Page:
Supplying additional protein during the dry season will increase the microbial growth and rate of fibre digestion leading to increased forage intake, thereby improving nutrient absorption for enhanced animal productivity (Norton 1994).  There is also a need to supply additional energy that will allow for the utilization of the additional protein. Traditionally maize has been used as an energy source for livestock (Tewe 2004); however in semi-arid areas the farmers barely have maize to feed themselves let alone animals. Most of the research on supplementary feeding of livestock with tree legumes has been done on stations managed by researchers and the technologies developed have not been adapted to suit farmers in the semi-arid areas.


Under the traditional system of management of livestock in Zimbabwe, goats are allowed to browse around the village during the dry season. During the rainy season when most of the land is under crop production; goats depend on browse found along the roadsides or where they are usually tethered. While this system entails little or no cost to the producer, it has adverse implications on the animals. Inadequate feeding leads to, among other limitations, poor growth rates, late sexual maturity, abortions, long post-partum anoestrus and high kid mortalities. In light of this, Sikhosana and Maphosa (1995) reported that there is an imperative need to improve feed supply. This could entail adoption of the on-station developed, tree legume-based feeding systems.


From the diagnostic surveys conducted in the area of study as a preliminary to this study it was established that most of the farmers were unaware of the tree legume-based feeding technologies, and hence there was poor adoption of the technologies. The few farmers that were aware of the technologies were not convinced that tree legume-based leaf meals could improve the performance of their livestock. Therefore, the objective of this study was to test the effect of Acacia angustissima mixed with pearl millet on bodyweight changes in goats when given as a supplement to natural grazing on-farm and under farmer management.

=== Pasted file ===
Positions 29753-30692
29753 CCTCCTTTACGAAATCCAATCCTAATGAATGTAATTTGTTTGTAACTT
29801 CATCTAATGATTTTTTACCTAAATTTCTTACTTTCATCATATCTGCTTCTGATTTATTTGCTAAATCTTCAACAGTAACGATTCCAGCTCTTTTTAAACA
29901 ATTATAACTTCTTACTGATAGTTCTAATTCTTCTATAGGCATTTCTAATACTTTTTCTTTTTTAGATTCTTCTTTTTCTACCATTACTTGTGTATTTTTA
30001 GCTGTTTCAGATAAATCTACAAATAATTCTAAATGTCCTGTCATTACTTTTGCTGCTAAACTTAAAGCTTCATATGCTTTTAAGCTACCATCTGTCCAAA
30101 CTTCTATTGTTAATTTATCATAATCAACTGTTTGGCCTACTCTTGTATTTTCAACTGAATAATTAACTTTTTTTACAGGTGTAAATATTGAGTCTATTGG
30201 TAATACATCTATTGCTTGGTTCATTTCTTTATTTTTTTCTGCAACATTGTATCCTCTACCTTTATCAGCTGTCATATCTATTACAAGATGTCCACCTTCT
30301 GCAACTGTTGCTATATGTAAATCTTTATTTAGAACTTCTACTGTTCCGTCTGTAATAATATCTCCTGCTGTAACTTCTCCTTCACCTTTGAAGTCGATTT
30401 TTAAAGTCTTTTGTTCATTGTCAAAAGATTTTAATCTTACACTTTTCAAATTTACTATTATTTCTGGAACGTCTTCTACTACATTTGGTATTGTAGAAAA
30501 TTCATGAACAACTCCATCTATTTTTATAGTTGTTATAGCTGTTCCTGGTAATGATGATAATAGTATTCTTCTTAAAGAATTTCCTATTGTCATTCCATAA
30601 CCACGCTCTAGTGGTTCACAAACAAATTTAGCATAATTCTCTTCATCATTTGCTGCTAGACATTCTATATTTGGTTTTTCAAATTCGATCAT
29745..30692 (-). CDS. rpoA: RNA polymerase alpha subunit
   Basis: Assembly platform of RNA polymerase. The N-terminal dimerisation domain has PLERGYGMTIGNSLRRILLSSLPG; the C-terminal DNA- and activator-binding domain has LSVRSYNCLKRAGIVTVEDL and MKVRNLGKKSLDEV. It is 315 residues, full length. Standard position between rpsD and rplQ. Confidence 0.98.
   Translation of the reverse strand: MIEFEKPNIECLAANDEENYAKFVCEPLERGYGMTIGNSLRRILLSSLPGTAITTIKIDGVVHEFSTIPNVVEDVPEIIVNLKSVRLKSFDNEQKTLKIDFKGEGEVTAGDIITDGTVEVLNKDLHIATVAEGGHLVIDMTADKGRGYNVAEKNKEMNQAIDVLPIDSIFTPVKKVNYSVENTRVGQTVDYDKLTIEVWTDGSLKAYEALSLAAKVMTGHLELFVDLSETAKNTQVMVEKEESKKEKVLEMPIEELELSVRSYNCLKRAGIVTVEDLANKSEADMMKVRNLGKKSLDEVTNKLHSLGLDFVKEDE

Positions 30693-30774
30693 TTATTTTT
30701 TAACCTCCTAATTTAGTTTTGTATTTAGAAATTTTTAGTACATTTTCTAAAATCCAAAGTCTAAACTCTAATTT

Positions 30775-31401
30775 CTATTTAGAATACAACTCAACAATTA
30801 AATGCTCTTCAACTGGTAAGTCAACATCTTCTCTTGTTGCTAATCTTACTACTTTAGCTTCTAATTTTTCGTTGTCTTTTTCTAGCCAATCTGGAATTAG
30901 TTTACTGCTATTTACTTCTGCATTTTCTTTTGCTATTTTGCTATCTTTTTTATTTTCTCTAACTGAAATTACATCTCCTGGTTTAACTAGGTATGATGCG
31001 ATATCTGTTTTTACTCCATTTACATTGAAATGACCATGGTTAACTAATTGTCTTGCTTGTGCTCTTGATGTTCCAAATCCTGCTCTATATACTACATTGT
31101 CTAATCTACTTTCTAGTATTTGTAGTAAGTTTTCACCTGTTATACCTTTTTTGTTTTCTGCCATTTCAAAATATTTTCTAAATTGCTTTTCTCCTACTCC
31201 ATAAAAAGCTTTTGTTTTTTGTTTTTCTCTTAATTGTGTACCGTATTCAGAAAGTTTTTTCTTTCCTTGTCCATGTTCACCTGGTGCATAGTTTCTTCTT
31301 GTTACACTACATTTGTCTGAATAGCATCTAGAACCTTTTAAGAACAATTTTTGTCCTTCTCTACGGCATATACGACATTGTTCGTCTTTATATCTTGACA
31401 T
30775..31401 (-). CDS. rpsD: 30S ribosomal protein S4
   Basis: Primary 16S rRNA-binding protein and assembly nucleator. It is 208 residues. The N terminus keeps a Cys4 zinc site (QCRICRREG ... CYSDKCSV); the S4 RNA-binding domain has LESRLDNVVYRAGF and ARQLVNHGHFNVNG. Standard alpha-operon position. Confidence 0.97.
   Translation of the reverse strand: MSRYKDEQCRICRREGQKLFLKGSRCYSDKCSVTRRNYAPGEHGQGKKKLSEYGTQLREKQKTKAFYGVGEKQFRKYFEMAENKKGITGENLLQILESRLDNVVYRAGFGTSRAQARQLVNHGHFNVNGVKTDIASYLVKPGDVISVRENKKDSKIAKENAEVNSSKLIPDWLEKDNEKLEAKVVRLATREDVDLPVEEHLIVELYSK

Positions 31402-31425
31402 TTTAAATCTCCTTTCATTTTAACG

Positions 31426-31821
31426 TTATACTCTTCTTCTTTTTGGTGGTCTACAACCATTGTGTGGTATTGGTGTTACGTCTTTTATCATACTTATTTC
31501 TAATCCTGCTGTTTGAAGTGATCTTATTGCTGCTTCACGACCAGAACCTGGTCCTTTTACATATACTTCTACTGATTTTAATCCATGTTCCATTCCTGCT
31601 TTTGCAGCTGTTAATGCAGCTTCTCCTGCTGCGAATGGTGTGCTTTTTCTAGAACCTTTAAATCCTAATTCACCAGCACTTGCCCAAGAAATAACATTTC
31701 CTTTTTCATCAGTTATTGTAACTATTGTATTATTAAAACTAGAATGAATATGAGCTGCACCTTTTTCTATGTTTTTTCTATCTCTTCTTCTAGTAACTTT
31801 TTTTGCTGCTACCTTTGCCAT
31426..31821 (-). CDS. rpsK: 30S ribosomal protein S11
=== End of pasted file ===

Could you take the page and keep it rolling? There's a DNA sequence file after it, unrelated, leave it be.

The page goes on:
Materials and methods 

Study site


The survey was conducted in Mbembeswana 1 Ward in Bubi district, a smallholder farming area of Zimbabwe. Bubi District is in Matabeleland North province and is approximately 160 km North of Bulawayo. It lies 19 46' 30" South and 28 46' 30" East. This site is in Agro-ecological Zone IV of Zimbabwe and receives a mean annual rainfall ranging between 450 and 650 mm. It experiences mean minimum and maximum temperatures of 20C and 40C, respectively (Rukuni and Eicher 1994). In Agro-ecological Zone IV the rains are erratic and normally insufficient for crop production (Rukuni and Eicher 1994) and; as a result, the region has a low crop production potential but high livestock production potential, particularly for goat production (Ndlovu and Sibanda 1991).


The vegetation type in these villages is savanna comprising of semi-open woodlands and a mixture of grassland and shrubland. The dominant tree species are Brachystegia spiciformis, Brachystegia boehmii, Terminalia spp., Acacia spp. and Colophospermum mopane. The common grass species are Heteropogon contortus, Panicum maximum and Cynodon dactylon.


Animals and management